Should you take advice from a guy who draws cartoons for a living? Generally not. Scott Adams, who does the Dilbert comics, is the exception to this rule. His book ‘How to Fail at Almost Everything and Still Win Big’ is one of the best books about life and happiness that I’ve read recently. It has triggered this piece. (EDIT 2017: Since I posted this, Scott Adams has correctly predicted Trump winning the elections, however, he then turned into an unabashed self-righteous Trump-supporter and continues to explain the worst US president in history. I keep this post as a document, nothing is wrong with the book recommendation)

As entrepreneurs, most of us are goal achieving machines. At least those entrepreneurs who are successful. A lot of my close entrepreneurial friends are fantastic in achieving their goals. In our organizations, it  is much easier for people to work together if there is a common goal.

I am by all accounts good at achieving goals. Get a great university degree, become an entrepreneur; study abroad, buy first apartment, build a company, get funded, sell company, raise a family, to do only things that have a meaning – whatever I set out to do I’ve achieved-  with the exception of achieving some ideal weight.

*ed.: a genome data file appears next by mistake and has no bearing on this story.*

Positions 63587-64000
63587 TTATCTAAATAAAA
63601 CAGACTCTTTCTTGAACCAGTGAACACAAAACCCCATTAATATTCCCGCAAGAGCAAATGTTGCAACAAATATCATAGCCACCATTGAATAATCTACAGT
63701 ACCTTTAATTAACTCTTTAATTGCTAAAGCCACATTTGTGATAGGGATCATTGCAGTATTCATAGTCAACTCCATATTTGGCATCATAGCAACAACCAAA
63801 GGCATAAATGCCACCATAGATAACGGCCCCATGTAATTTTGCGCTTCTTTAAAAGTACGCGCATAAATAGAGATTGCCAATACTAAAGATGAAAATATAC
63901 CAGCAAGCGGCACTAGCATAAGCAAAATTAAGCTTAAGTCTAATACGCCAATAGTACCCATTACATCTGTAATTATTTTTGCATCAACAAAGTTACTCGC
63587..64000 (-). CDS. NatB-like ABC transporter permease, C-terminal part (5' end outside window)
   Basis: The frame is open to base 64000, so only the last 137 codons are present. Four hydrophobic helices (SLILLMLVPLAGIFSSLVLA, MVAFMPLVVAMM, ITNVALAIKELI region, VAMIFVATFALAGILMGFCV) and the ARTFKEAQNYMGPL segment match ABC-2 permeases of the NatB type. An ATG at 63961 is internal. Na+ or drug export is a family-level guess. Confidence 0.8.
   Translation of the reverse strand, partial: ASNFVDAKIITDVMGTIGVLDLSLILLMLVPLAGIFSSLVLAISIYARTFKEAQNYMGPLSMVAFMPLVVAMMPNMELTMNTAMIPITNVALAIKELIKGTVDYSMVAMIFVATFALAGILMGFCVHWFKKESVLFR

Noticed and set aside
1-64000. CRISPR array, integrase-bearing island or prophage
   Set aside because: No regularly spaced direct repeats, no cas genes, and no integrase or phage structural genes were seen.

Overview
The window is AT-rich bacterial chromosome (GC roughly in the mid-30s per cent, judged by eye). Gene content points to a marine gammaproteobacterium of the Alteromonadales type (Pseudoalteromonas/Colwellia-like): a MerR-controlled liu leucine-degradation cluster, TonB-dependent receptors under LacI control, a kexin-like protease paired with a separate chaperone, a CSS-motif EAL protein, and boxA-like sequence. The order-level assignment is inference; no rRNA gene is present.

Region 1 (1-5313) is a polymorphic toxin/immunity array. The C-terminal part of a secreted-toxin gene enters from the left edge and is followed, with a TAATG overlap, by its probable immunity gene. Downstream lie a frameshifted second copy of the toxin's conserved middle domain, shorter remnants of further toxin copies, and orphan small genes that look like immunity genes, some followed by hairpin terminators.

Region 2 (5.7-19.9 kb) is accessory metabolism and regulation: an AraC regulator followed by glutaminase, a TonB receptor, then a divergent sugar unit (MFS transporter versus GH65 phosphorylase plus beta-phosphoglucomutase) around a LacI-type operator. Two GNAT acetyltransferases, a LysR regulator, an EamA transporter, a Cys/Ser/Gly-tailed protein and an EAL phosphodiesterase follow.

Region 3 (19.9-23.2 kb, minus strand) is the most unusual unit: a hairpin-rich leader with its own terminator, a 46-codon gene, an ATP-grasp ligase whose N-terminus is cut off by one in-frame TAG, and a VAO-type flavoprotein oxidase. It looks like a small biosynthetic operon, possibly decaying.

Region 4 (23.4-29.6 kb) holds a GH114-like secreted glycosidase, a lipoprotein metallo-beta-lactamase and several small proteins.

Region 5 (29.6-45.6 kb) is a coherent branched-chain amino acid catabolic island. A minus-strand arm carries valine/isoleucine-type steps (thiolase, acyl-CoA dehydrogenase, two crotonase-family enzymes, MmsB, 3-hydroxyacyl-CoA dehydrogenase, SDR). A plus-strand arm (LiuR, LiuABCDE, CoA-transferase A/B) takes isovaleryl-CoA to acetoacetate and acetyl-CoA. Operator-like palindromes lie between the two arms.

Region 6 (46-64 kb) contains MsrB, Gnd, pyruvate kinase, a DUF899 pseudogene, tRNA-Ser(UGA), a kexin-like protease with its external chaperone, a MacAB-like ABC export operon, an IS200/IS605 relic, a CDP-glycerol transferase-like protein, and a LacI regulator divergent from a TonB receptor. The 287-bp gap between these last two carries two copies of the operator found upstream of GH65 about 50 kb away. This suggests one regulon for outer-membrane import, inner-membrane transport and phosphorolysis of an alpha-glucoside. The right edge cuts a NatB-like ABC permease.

If goals are so great, then what is wrong with goals?

After each goal I achieved, I fell into a hole until I would find a new goal that I could go and achieve. Worse: During all that time, few people would have called me content. In order to be good at achieving goals I probably needed to not be happy with the status quo. In my experience that you can generalize this:

Most overachievers pay a high price for their achievements – they are never happy for a long term.

Over time I did improve. In the past couple of years I changed. I started to define a great day as a day when I spend time with my wife, my kids and do some great exercise. A good day is also defined by having meaningful intellectual exchange with people I respect. So a good day really doesn’t have anything to do with achieving more, or having more.

What does this have to do with Scott Adams’ book? Adams provides many more examples and a framework of goals versus systems: